Pakistan for years secretly approved of US drone attacks on its territory despite public denunciations, The Washington Post reported on Wednesday, citing secret documents.
The report of Islamabad's involvement came even as Prime Minister Nawaz Sharif visited the White House and urged an end to the attacks, which are widely unpopular with the Pakistani public and have raised much controversy in recent days.
Pakistani support for drone attacks has long been widely suspected, although strikes reported by The Washington Post involved several years up to 2011, before a slowdown in strikes and Sharif's election in May.
The newspaper said that top-secret documents and Pakistani diplomatic memos showed that the Central Intelligence Agency had drafted documents to share information on drone attacks with Pakistan.
At least 65 drone strikes were marked for discussion with Pakistan, including through briefings at its embassy in Washington and in materials sent physically to senior officials in Islamabad.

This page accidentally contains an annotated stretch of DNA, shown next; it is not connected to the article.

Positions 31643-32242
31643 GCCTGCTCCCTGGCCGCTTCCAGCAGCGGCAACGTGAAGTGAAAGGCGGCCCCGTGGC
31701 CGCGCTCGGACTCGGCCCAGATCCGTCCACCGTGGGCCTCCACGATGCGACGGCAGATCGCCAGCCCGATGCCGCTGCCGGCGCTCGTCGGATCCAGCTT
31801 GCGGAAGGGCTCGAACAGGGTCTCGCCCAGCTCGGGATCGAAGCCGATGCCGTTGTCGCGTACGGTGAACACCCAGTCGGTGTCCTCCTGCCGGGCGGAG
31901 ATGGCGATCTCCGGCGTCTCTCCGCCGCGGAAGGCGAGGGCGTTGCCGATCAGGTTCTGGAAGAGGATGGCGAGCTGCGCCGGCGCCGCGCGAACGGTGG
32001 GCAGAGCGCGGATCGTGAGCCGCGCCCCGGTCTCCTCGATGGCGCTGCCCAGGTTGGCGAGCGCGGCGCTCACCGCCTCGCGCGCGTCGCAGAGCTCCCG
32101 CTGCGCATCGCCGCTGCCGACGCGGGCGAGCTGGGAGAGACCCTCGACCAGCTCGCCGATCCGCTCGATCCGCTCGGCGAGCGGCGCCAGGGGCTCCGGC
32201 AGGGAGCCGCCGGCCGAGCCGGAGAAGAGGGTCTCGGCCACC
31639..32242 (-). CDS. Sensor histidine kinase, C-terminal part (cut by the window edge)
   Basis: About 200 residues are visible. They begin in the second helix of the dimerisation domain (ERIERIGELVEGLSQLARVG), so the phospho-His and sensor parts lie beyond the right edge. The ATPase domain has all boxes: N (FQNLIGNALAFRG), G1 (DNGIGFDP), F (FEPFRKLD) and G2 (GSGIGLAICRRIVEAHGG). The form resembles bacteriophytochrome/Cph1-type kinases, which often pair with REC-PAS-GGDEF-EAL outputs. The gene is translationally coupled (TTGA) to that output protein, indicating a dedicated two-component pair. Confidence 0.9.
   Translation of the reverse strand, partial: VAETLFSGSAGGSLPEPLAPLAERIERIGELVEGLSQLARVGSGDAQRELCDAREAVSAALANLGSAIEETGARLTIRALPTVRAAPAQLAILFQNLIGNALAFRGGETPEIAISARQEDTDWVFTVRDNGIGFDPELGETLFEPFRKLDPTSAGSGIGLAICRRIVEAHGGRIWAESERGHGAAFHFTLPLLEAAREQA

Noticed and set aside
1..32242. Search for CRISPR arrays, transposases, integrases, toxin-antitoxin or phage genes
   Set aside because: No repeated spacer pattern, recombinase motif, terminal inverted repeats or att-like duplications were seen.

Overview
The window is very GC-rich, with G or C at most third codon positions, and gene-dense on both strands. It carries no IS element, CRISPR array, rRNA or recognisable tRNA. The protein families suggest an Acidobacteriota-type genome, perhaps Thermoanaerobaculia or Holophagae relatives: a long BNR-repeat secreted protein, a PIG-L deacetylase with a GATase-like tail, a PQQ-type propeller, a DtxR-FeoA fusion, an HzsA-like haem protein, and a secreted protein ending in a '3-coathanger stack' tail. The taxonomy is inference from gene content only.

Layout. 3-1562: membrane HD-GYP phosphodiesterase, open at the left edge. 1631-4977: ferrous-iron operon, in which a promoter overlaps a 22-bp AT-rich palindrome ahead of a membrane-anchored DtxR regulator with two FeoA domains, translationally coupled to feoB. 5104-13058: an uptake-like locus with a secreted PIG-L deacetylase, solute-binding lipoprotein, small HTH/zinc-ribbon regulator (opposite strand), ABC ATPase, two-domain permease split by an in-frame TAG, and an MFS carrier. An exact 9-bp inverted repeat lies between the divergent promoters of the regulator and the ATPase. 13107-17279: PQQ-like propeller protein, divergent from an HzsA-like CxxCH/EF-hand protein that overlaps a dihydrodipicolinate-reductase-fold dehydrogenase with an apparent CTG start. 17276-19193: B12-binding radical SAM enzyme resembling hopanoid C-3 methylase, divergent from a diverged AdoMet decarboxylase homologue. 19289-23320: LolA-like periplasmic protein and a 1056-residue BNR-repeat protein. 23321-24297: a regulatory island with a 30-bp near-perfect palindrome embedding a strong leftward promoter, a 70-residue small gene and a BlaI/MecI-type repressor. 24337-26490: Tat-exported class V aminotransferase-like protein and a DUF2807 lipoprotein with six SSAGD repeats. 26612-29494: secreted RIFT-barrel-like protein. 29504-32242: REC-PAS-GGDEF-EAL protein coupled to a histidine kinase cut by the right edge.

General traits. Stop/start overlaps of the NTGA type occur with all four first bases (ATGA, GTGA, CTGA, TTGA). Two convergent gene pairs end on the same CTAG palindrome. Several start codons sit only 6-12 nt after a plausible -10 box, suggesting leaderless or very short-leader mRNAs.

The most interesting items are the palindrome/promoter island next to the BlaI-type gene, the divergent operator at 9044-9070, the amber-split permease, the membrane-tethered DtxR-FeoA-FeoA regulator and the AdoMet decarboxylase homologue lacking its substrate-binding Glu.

In one case in 2010, a document describes hitting a location "at the request of your government''. Another file referred to a joint effort at picking targets.
The article - co-written by Bob Woodward, one of the two journalists who broke the Watergate scandal in the 1970s - said the documents also showed that the United States raised concerns that extremists were linked to Pakistan's powerful intelligence service.
In one incident, then secretary of state Hillary Clinton confronted Pakistan about cellphones and written materials from bodies of militants that showed links to Pakistan's Inter-Services Intelligence agency (ISI).
In turn, a Pakistani memo gave the names of 36 US citizens believed to be CIA agents and urged the embassy in Washington not to issue visas to them, the newspaper said.
The report came a day after Amnesty International said that the United States may have broken international law by killing civilians with drones (See: Top US law schools had blasted drone strikes before Amnesty).